Tuesday 14 August 2012


This is Australia. Today.

Today was a triumph of faux conscience and political expedience over actual compassion and humanity. The vast majority of mainstream reaction to the Houston panel’s report and the Gillard government response showed that we now see a Pacific Style solution as necessary to save lives, which is quite an amazing act of cognitive dissonance. We are now so disconnected from reality that taking legitimate refugees off shore for an unknown period of detention is seen as a gift to them.

Perhaps, as Jon Kudelka suggested on Twitter, we actually asked the panel the wrong question. It seems they were asked “how can we make this problem go away (politically)?” To which the logical response is, I guess, “give the Opposition everything they want, but do with the backing of an expert panel”. This game of call and answer has no provision for ethics or humanitarian obligation, obviously.

There are really two great pieces I recommend you read on this subject, and in some ways they reflect on the question of what the panel were hoping to achieve and how the government has immediately responded. It’s clear that the government had already saddled the horse and were just waiting for the panel to give it a wee smack.

Here’s Waleed Aly on the nature of “the problem”.

And the always fantastic Bernard Keane at Crikey on life at the arse end of “least worst” policy making. Oh, and please, please listen to this fantastic This American Life episode from back in 2003 on Nauru and the reason it is such an amenable dumping ground for our uncomfortable problems.

Otherwise, I think today belonged to the cartoonists. Jon Kudelka’s terrific (and horrific) expert Gillard makeover is here. And Tandberg gives everyone a serve too.

And heere’s my effort on today’s proceedings…



  1. Martin Jones (@m_jns)

    Cheers for the links to the Aly and Keane pieces; both worthwhile reads.

    I have a minor quibble with Aly, when he writes:
    “In order to deter boat people we must subject them to circumstances worse than those they are fleeing.”
    Well, no: we just have to make the maritime route less attractive than the alternative we’d prefer. Despite that error, though, I agree with the majority of his article.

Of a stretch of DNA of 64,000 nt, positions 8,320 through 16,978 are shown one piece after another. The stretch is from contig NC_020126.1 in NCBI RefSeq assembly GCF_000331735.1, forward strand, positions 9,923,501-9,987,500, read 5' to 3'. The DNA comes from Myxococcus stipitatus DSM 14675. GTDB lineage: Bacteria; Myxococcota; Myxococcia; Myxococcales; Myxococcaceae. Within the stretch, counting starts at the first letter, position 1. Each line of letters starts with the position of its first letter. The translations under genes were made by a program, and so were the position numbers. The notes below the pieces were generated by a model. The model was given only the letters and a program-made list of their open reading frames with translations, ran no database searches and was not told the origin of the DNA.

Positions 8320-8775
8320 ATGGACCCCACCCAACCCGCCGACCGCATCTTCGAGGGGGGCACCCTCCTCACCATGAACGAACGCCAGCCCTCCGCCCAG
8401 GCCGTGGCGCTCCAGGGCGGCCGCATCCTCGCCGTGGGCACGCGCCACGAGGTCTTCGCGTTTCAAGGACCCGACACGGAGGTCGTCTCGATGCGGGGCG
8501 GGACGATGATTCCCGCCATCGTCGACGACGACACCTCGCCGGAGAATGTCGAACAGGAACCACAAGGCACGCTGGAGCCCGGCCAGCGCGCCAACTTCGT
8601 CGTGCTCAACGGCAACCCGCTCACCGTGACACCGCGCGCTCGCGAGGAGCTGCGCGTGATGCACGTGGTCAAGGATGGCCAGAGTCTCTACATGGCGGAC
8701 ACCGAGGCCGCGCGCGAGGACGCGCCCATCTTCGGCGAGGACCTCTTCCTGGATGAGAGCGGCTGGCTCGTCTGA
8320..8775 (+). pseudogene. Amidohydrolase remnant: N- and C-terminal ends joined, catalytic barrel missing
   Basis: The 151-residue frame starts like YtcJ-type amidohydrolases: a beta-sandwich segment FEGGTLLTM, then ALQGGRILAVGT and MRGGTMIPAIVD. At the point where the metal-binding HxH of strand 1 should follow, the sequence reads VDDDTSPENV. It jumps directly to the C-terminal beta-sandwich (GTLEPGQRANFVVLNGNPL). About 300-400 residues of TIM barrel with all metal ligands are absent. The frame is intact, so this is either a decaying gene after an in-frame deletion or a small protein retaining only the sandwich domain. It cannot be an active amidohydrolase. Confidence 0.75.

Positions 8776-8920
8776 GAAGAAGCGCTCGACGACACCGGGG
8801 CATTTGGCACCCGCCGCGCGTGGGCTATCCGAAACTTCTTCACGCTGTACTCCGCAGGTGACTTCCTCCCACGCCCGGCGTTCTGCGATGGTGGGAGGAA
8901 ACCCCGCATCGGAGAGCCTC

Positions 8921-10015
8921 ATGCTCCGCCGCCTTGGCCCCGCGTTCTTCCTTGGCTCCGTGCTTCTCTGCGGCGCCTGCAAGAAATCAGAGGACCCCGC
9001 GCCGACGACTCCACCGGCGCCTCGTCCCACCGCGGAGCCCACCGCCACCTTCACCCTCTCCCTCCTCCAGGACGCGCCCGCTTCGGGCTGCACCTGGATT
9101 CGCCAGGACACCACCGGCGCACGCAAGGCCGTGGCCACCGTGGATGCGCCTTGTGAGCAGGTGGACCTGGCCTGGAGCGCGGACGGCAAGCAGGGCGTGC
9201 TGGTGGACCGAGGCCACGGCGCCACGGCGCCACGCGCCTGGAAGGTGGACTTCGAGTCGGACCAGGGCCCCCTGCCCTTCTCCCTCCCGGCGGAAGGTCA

Keane raises great points about morality, but also confuses me a little: he talks about detention, which the panel was clear to state it doesn’t want. He also raises the moral problem of “actively harming” people who haven’t committed a crime (i.e. asylum seekers found to be refugees who then still have to wait around before entering Australia), but later writes that the conditions in Naura would be preferable for many to those they currently experience.

    I guess it’s possible for the two notions to co-exist, but I don’t know how bad I should feel about “actively harming” people in a non-detention facility to the extent that they prefer it to their refugee camps in Malaysia etc. I guess it depends on how bad the conditions on Nauru and Manus Island will be, and whether or not the policies work.

    • therevmountain

      I think re: Aly (and to be fair, his article was written before the panel’s report was release) that he has a point – people will continue to arrive by boat, or plane, or however, while there is something to flee from. And most regional processing systems (ie. the way we’d prefer they come) are not the most pleasant of places. Unless we create a similar situation (or buy plane tickets for refugees), it’s probably still going to be attractive.

      The panel’s processing centres can’t really be understood as anything but detention though, can they? Or are we going to make little mini-sub states where people live prior to coming to Australia proper? But you’re right, he does sound confused on the difference of conditions and what exactly is worse exactly is worse for asylum seekers.

      I think on-shore processing, and a change in attitude to our perceived hardship would of course be the best solution… but it’s clear that’s not going to happen. I guess we can just hope that the panel’s suggestions on the conditions in these facilities are actually followed and policed.

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